Participants enrolled in Project MSS are provided a series of planned activities and incentives to increase motivation to teach in the local area and aptitude for teaching. The program consists of academic assistance; individual advising and counseling; monthly seminars and workshops; service learning and a stipend each semester. Participants are involved in both professional and volunteer efforts supporting the education of children. Each must be involved in a minimum of ten hours of service learning each semester. Records of student involvement and participation are analyzed using a database.
In the past two years, the Project has provided over 500 hours of service to the Springfield and Decatur communities. The cohort has supported agencies such as the Lawrence Adult Center, the YMCA and the Springfield Boys and Girls Club. Students at each level participate annually to the “Make a Difference” volunteer initiative at UIS.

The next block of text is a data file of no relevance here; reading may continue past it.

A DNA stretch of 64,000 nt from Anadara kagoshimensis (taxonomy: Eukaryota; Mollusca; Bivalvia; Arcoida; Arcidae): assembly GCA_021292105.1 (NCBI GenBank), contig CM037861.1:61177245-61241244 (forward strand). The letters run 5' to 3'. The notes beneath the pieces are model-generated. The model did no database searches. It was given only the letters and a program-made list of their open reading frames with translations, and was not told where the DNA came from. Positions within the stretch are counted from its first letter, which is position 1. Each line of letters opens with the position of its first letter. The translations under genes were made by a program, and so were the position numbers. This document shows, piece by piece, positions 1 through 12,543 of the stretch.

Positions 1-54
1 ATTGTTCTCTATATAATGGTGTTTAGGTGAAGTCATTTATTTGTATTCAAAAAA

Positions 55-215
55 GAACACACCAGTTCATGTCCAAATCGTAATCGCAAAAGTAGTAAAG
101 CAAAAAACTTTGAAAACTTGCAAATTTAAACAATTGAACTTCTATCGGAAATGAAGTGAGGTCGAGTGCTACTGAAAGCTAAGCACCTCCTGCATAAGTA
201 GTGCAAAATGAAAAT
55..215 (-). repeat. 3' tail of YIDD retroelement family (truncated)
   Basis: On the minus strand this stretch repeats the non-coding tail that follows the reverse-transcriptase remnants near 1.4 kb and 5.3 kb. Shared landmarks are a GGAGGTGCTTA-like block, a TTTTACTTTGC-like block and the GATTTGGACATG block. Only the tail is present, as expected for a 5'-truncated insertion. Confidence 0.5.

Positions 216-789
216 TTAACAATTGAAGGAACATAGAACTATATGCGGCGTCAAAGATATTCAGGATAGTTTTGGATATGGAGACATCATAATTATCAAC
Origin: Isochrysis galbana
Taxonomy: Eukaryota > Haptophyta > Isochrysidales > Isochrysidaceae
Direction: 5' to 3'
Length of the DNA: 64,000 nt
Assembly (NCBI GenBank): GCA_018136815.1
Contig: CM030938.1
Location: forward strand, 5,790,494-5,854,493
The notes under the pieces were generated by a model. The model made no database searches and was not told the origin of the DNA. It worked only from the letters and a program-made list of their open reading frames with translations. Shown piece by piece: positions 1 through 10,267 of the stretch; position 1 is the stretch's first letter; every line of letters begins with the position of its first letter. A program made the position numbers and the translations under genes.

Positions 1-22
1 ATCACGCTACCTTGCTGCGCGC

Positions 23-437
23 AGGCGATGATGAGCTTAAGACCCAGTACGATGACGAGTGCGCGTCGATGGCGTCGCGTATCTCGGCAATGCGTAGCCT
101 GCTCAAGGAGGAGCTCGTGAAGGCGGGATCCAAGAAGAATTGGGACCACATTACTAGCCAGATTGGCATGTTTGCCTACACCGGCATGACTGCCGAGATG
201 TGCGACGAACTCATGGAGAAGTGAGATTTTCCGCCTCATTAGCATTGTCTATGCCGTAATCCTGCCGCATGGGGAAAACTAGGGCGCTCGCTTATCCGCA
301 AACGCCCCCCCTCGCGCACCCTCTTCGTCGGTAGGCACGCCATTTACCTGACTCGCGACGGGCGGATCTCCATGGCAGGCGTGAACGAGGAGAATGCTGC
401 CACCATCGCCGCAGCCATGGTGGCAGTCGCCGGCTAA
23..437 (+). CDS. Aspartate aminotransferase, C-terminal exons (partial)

Project MSS has graduated over twenty students. At the end of the 2007 term, that number is projected to increase to 30. Nine or 39% of the graduates are male and 14 or approximately 60% are female. The distinction between the numbers of elementary and secondary majors is also fairly close, 13 elementary majors and 10 secondary majors. Two of the 10 secondary majors are in secondary mathematics education. Each graduate successfully passed the Illinois licensure Test and completed student teaching successfully. The average cumulative grade point average for the group is 3.2. Five graduates have pursued additional education, now with graduate degrees-two from the University of Illinois system.